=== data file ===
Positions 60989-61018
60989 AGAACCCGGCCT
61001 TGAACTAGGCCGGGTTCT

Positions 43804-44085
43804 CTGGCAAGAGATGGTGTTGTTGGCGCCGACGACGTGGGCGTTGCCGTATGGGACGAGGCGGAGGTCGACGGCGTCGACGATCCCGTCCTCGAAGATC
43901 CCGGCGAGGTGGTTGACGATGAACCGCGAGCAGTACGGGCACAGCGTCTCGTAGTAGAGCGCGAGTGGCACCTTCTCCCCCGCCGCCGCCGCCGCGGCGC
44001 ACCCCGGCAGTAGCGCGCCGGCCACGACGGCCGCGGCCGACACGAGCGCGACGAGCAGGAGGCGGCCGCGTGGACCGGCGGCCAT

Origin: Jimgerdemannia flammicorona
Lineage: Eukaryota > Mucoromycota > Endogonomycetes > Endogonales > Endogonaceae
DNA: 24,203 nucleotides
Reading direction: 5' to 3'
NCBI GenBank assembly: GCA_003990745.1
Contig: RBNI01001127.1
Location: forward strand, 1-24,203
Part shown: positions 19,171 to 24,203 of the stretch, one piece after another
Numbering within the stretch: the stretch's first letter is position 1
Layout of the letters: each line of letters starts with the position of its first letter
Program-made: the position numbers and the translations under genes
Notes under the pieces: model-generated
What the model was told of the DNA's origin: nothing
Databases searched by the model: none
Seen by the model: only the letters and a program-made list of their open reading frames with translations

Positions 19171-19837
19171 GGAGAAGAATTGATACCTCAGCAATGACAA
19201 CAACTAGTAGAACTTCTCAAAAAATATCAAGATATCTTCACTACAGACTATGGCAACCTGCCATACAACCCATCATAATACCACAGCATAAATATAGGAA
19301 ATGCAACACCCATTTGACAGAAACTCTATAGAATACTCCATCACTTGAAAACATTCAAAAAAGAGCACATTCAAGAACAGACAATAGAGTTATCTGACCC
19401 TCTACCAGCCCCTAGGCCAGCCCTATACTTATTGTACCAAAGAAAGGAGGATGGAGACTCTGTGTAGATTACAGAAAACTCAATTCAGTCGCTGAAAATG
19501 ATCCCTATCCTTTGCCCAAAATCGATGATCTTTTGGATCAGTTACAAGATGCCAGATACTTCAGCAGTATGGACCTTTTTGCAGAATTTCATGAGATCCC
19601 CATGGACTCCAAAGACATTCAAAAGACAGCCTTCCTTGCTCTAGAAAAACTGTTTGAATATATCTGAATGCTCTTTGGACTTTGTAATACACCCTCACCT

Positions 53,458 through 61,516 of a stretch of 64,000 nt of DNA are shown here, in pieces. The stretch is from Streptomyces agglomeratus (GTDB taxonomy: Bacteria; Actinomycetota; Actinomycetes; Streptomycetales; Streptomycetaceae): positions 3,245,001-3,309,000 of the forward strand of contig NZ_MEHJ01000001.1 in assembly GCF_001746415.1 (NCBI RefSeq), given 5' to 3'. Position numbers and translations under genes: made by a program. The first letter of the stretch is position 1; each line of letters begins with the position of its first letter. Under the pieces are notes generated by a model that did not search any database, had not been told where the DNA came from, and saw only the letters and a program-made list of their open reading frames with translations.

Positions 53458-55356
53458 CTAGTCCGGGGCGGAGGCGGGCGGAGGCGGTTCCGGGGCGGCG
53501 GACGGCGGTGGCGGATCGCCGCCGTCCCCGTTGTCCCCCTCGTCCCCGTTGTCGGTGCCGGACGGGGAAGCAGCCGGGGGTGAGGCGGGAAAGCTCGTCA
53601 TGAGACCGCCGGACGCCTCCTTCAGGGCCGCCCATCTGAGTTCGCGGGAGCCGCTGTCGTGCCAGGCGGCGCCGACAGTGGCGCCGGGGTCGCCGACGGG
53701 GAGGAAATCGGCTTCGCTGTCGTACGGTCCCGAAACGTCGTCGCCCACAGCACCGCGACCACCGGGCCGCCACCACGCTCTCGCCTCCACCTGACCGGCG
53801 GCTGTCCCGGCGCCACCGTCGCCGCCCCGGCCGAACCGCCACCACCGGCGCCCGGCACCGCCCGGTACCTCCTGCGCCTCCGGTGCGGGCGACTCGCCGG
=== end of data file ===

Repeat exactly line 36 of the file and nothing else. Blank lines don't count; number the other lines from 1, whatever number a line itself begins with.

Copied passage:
53801 GCTGTCCCGGCGCCACCGTCGCCGCCCCGGCCGAACCGCCACCACCGGCGCCCGGCACCGCCCGGTACCTCCTGCGCCTCCGGTGCGGGCGACTCGCCGG